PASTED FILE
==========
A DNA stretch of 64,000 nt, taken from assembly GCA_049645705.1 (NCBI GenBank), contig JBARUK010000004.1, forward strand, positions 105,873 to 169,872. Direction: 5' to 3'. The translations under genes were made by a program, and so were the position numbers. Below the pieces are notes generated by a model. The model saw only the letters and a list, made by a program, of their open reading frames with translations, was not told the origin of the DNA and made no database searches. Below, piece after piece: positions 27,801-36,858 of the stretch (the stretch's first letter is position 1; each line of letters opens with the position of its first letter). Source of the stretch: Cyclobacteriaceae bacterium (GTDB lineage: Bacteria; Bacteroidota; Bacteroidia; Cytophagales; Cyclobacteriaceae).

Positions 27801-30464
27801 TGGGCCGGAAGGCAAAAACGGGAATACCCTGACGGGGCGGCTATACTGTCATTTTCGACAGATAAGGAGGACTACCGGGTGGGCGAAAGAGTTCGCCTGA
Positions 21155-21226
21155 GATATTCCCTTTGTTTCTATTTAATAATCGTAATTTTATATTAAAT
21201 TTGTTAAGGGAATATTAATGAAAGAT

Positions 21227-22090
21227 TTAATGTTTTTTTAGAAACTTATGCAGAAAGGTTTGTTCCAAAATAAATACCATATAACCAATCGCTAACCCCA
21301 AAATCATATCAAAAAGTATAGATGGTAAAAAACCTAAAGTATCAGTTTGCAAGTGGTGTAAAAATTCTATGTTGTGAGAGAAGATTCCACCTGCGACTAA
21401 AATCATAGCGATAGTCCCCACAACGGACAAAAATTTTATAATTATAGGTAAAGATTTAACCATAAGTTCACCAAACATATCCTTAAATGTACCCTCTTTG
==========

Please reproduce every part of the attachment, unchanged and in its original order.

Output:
A DNA stretch of 64,000 nt, taken from assembly GCA_049645705.1 (NCBI GenBank), contig JBARUK010000004.1, forward strand, positions 105,873 to 169,872. Direction: 5' to 3'. The translations under genes were made by a program, and so were the position numbers. Below the pieces are notes generated by a model. The model saw only the letters and a list, made by a program, of their open reading frames with translations, was not told the origin of the DNA and made no database searches. Below, piece after piece: positions 27,801-36,858 of the stretch (the stretch's first letter is position 1; each line of letters opens with the position of its first letter). Source of the stretch: Cyclobacteriaceae bacterium (GTDB lineage: Bacteria; Bacteroidota; Bacteroidia; Cytophagales; Cyclobacteriaceae).

Positions 27801-30464
27801 TGGGCCGGAAGGCAAAAACGGGAATACCCTGACGGGGCGGCTATACTGTCATTTTCGACAGATAAGGAGGACTACCGGGTGGGCGAAAGAGTTCGCCTGA
Positions 21155-21226
21155 GATATTCCCTTTGTTTCTATTTAATAATCGTAATTTTATATTAAAT
21201 TTGTTAAGGGAATATTAATGAAAGAT

Positions 21227-22090
21227 TTAATGTTTTTTTAGAAACTTATGCAGAAAGGTTTGTTCCAAAATAAATACCATATAACCAATCGCTAACCCCA
21301 AAATCATATCAAAAAGTATAGATGGTAAAAAACCTAAAGTATCAGTTTGCAAGTGGTGTAAAAATTCTATGTTGTGAGAGAAGATTCCACCTGCGACTAA
21401 AATCATAGCGATAGTCCCCACAACGGACAAAAATTTTATAATTATAGGTAAAGATTTAACCATAAGTTCACCAAACATATCCTTAAATGTACCCTCTTTG